Recently, the House passed, by an overwhelming margin, a resolution to condemn the Russian Federation for actions considered hostile and aggressive within its sphere of influence, specifically with regard to the politically torn country of Ukraine.
Ten Members voted “nay,” myself among them. I wish to explain why I took this unpopular position.
Above all, while Vladimir Putin’s government may well have engaged in questionable behavior toward neighboring countries, Resolution 758 was nothing more than gratuitous, needlessly provocative and shortsighted. Moreover, reasonable observers the world over can see it as tantamount to a declaration that Russia is America’s enemy.
The wording spilled over with uncommon vitriol and inaccuracy at a time when our language must be focused, measured and responsible. Since the end of the Cold War, the world has grown increasingly dangerous. This is not the time for motions designed to make Congress look tough and on top of global events.
The moment, rather, calls for a clear-sighted and surefooted ability to identify friends, foes and those who—following their own interests—fall somewhere in between, always ready to find convenient allies.
More than ever, Congress must assess emerging threats astutely, with the highest degree of accuracy and balance. By passing this resolution, it failed these requirements.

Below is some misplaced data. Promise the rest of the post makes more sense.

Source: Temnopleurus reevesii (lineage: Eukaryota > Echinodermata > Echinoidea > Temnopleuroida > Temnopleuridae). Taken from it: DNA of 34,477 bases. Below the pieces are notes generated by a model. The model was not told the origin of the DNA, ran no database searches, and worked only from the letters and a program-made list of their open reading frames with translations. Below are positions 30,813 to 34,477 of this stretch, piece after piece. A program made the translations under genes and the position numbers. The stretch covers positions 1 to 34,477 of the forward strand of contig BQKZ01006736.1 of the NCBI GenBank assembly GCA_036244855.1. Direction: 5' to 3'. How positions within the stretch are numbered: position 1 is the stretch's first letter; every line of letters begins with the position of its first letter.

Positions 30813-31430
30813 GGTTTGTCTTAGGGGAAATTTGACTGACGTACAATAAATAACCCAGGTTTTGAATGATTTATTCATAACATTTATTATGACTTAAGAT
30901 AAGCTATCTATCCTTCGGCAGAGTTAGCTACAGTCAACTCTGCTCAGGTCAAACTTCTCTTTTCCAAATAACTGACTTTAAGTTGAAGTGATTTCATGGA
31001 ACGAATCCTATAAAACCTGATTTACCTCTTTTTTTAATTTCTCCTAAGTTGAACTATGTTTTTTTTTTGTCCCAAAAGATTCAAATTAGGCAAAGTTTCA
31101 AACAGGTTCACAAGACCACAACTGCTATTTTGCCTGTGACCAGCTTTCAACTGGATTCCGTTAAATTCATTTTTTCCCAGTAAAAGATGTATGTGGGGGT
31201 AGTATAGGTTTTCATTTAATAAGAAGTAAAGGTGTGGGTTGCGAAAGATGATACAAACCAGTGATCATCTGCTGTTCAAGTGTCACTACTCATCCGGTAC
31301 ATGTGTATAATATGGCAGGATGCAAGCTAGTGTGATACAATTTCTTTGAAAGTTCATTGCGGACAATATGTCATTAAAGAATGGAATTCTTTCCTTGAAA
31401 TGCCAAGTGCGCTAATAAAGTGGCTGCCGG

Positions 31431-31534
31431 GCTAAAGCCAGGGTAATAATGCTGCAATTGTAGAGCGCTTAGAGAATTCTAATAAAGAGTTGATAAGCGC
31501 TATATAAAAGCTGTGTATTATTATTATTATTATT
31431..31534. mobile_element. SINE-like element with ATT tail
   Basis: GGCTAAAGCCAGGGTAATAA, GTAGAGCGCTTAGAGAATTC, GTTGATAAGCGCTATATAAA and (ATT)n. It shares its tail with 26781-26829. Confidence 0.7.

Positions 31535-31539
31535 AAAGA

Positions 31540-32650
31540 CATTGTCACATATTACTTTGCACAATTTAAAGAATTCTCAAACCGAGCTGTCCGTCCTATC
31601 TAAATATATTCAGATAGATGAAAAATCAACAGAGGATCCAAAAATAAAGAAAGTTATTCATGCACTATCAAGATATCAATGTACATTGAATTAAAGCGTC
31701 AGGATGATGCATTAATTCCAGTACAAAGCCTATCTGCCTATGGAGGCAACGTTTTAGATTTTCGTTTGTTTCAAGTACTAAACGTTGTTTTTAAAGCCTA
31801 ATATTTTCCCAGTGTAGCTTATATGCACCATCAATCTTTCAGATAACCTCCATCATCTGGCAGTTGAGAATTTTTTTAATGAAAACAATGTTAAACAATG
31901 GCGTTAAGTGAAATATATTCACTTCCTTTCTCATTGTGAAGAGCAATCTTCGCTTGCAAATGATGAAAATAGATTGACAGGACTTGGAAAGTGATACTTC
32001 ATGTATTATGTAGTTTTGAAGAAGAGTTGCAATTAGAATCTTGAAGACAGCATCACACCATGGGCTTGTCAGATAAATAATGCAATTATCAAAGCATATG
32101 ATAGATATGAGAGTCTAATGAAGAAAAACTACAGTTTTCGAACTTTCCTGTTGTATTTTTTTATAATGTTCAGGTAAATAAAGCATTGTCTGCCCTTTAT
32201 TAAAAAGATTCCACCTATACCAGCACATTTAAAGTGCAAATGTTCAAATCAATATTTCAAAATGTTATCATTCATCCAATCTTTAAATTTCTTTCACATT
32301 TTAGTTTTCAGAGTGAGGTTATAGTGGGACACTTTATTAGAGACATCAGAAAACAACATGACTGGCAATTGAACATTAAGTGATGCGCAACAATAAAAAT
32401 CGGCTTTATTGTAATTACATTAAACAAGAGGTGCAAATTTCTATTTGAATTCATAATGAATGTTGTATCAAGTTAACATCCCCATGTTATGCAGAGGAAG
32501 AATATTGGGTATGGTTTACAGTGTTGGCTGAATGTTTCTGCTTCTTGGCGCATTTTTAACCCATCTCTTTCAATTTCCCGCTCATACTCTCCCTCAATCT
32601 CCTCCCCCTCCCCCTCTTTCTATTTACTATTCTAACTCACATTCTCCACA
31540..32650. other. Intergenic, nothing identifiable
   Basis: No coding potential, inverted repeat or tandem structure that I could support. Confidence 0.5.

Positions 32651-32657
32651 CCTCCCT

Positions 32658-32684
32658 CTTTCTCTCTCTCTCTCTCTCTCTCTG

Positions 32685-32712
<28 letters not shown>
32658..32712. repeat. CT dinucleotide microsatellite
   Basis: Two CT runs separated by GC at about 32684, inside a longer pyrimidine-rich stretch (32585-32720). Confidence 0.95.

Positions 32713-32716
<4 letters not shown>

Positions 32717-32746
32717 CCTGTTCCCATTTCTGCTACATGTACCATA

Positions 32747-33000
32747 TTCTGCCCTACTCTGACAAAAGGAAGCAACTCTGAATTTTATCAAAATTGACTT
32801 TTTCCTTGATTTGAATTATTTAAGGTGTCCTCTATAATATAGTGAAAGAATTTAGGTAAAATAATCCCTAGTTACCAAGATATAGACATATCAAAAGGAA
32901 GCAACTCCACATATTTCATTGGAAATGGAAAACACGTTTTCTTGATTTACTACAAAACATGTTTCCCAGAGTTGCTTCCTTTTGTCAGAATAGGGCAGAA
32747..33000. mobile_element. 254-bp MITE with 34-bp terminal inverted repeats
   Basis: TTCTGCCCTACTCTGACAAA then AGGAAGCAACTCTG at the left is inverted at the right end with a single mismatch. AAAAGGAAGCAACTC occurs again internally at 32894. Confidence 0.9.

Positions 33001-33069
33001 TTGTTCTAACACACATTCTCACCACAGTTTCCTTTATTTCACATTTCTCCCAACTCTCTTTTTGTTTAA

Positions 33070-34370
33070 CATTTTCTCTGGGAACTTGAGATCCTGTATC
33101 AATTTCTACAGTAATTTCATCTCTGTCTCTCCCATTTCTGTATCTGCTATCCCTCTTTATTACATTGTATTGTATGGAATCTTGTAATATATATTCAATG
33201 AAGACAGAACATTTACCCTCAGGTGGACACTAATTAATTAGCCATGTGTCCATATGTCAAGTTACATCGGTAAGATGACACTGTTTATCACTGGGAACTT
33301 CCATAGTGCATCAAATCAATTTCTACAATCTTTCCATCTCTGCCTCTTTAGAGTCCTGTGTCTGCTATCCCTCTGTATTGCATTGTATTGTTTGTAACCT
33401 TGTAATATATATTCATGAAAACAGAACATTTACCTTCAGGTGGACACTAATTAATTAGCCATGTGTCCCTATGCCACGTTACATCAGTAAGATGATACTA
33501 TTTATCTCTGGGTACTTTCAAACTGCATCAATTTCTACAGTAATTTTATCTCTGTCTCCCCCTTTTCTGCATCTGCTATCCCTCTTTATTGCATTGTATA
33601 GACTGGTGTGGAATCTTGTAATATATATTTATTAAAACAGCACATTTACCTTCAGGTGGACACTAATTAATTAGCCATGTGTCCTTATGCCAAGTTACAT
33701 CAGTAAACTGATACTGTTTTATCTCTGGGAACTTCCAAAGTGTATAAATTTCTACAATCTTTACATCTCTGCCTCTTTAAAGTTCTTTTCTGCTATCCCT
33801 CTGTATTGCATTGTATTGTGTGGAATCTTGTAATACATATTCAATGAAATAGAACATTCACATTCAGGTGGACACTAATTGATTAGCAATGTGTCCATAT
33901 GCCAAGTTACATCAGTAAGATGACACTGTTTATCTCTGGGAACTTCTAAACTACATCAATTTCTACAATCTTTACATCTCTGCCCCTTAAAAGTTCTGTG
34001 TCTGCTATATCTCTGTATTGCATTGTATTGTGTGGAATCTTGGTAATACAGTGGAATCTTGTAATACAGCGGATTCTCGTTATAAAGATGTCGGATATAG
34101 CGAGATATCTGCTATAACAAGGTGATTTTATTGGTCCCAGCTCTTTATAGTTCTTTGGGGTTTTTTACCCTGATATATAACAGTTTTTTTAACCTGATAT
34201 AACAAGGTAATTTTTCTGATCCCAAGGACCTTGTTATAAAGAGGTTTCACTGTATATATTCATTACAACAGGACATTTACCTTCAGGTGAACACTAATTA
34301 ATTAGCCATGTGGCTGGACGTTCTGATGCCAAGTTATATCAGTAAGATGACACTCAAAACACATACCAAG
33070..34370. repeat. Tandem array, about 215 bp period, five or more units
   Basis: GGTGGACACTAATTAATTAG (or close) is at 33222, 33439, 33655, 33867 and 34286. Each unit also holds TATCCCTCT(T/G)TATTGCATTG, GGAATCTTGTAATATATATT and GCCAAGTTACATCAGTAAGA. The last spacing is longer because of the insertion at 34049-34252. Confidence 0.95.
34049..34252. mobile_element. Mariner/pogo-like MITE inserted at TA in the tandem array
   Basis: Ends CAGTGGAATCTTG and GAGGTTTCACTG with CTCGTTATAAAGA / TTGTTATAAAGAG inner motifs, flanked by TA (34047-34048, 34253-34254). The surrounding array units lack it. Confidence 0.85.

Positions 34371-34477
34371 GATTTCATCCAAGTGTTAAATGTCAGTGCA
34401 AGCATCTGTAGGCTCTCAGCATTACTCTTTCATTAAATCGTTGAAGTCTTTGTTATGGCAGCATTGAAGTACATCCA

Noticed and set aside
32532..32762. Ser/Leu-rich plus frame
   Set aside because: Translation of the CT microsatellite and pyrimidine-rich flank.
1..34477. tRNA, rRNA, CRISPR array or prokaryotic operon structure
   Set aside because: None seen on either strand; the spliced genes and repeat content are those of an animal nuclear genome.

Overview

The threats to America looming largest are, in order, radical Islamic terrorism and a still-Communist China, whose new economic power has emboldened its leadership to imagine that the ancient Middle Kingdom should control the world. The perils posed by Putin, if any, are not close.
As Americans who enjoy that most mature of democracies—and I say that with a straight face—we may not like the way Putin resolves conflicts in his region. We may not appreciate how he treats dissenters in his fledgling democracy—a reminder of how we’ve turned, for example, the IRS into a political weapon and the NSA into a mega-snoop.
Throughout history, America has allied with far worse actors. In my judgment—and I say this as one of the collapsed Soviet Union’s most ardent enemies—we face a likely prospect of working with whoever leads Russia against the more pressing threats of Islamic terrorism and China’s prickly claims to hegemony.
House Resolution 758 did little more to insure against these real threats than to enable my colleagues to flex their muscles—on paper. We can and must do better.
Rep. Dana Rohrabacher represents California’s 48th District. He chairs the House Subcommittee on Europe, Eurasia, and Emerging Threats and is vice chairman of the Science, Space, and Technology Committee.